Jodi Marlin
March 7, 2017 // Diocese

Diocese participates in gathering of faith, social justice leaders

Jodi Marlin

Local faith leaders participated in the first U.S. convening of the World Meeting of Popular Movements Feb. 16-19. Representatives of the Diocese of Fort Wayne-South Bend traveled to Modesto, Calif., to participate in the historic gathering of faith and social justice movement leaders organized by the Vatican’s department for Integral Human Development, the Catholic Campaign for Human Development, of the U.S. Conference of Catholic Bishops and PICO National Network, the largest network of faith-based organizing groups in the nation. The event brought together hundreds of people from various cultures and communities from across the world.

As a pastor of a bilingual, urban parish, Father Kevin Bauman of Our Lady of Hungary Church in South Bend went to the meeting to learn how to empower and protect the families of his community to live into their fullest dignity in the years ahead — and also shepherd the moral conscience of the broader faith community,” he said.

The Modesto meeting was the first U.S. regional convening organized in conjunction with three international meetings that took place in Rome in October 2014 and November 2016, and in Bolivia in July 2015. The purpose of each was for grassroots groups to push for workers’ rights, housing and environmental justice, as well as deepen relationships among these organizations and the faith community.

Audrey Davis, coordinator of social justice ministries for the diocese, found the most profound calls to action and highlights from the Modesto gathering to be Pope Francis’ opening letter, and an address given by Cardinal Joseph Tobin of the Diocese of Newark, N.J. Father John Korecsmar, CSC, agreed.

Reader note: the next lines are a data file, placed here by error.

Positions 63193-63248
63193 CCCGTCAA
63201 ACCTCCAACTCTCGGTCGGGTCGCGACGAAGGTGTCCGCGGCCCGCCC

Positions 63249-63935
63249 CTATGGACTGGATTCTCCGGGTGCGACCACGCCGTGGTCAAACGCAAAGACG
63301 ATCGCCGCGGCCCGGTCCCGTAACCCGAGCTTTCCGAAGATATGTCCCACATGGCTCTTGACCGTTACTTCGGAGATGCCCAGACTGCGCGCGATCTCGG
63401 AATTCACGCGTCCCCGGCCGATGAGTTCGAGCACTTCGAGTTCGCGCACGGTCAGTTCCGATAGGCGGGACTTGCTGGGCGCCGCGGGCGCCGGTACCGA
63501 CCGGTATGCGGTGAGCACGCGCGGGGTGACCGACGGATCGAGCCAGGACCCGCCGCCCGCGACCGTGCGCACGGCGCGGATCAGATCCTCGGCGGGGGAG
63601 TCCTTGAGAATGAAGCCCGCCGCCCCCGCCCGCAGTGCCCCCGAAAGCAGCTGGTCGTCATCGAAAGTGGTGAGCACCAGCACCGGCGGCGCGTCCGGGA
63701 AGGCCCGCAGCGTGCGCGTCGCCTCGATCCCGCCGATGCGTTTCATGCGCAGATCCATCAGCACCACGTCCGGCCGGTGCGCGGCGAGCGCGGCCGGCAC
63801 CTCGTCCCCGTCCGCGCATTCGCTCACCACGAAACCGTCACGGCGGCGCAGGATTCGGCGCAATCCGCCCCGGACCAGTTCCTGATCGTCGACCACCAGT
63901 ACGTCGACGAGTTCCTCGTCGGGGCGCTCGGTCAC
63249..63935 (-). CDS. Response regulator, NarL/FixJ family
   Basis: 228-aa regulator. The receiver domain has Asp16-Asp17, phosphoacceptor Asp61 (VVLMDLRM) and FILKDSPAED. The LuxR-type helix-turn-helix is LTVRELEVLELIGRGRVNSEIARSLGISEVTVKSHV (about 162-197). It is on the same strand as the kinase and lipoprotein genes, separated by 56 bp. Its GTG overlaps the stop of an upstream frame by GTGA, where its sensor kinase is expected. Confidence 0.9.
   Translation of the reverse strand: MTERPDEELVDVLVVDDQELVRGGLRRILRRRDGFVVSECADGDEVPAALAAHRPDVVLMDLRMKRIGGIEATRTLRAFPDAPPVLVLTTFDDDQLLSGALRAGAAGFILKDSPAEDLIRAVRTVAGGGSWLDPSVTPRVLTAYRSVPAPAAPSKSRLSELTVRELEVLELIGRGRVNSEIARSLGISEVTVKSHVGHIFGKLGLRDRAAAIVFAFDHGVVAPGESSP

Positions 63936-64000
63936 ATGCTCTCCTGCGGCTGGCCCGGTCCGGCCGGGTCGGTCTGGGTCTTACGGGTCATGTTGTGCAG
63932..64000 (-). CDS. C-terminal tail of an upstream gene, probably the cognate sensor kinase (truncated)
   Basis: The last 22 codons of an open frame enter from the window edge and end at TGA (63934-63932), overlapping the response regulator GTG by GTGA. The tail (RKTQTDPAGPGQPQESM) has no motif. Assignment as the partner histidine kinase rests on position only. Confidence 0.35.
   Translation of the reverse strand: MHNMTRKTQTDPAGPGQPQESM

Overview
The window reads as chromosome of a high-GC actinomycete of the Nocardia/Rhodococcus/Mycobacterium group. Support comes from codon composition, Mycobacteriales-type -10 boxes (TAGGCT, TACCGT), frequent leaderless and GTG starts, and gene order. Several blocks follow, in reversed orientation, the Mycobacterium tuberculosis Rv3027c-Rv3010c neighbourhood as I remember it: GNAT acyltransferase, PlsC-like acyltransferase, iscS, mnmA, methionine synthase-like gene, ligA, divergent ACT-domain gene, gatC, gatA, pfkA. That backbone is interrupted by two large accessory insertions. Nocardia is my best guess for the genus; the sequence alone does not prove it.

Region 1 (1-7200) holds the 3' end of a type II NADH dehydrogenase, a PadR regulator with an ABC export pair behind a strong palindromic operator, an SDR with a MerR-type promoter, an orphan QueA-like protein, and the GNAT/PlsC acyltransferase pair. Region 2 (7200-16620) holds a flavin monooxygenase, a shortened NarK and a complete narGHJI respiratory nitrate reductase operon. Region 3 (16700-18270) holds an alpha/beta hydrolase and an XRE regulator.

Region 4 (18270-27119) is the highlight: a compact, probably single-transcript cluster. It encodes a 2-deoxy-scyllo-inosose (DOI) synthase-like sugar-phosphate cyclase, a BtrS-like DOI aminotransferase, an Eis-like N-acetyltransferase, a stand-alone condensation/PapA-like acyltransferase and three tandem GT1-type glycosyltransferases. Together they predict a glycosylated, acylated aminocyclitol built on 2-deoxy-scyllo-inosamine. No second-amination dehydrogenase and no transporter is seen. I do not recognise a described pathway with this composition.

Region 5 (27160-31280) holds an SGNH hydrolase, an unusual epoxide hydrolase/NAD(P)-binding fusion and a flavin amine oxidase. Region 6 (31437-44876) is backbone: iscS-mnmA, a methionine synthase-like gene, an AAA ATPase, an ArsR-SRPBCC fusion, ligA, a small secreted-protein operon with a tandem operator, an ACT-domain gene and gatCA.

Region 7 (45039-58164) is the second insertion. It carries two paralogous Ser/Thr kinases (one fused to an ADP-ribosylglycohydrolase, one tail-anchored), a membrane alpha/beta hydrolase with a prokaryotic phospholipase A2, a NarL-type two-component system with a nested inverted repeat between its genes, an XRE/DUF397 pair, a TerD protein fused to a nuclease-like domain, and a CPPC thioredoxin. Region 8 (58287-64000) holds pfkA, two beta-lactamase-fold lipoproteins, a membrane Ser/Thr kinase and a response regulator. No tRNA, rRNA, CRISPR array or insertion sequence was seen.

“‘Gaudium et Spes’ begins, ‘The joys and the hopes, the griefs and the anxieties of the men of this age, especially those who are poor or in any way afflicted, these are the joys and hopes, the griefs and anxieties of the followers of Christ.’ It is important for us as individual Catholics and as Church to respond to the specific situation of each time and place. The World Meeting of Popular Movements provided a clear description of the context of our ministries and response to the needs of people today.

Pictured here are delegates to the World Meeting of Popular Movements. From left are George Del Corral, St. Elizabeth Ann Seton Parish, Fort Wayne; Audrey Davis, Social Justice Ministries, Diocese of Fort Wayne-South Bend; and Maria Nevarez, St. Patrick Parish, South Bend; alongside Cardinal Peter Turkson, Prefect for the Vatican Dicastery for the Promotion of Integral Human Development; and Father Michael Czerny, SJ, Undersecretary of the Vatican’s Section for Migrants and Refugees. — Provided by Audrey Davis

“Cardinal Tobin reminded us of what Pope Francis calls the “economy of exclusion,” he continued. “There are many vulnerable people who suffer great need and who must be cared for and protected. We need the light of the Gospel and its values to see our way through these dark times of fear and exclusion.”

Participant George Del Corral was inspired to see so many people responding to the issues of migration, racism, unemployment, and lack of housing, and by “hearing so many profound and heart wrenching words that dig deep into our core being.” … All of this is itself impressive, and gave me a sense of the surreal and of the importance of words and actions when they go together.

“For us from Northeast Indiana, we came to see what we could learn to take our fledgling efforts a step further and to build relationships with other organizations… what most inspired me was the great level of leadership that can be achieved in our families, churches and dioceses.”

Attendee Theresa Driscoll, a longtime director of religious education in the diocese and a Catholic publishing professional, thought the conference was by far the most intensive and challenging experience she had ever had.

“While I became much more aware of the depth of the problems our world is facing, I was also filled in a new way with hope and the conviction that there is much that can to done to address these issues on whatever level a person might want to start. Once we break through the walls of indifference that can so easily separate us from others, it’s a small step to become aware of what needs to be changed,” she said. “While the way forward demands critical examination of the problem, the possibilities for action are almost limitless. If our heart is moved by compassion and the desire to make a difference, God’s Spirit can take even our smallest efforts and create something good. The people I met at this conference are living proof of it.”

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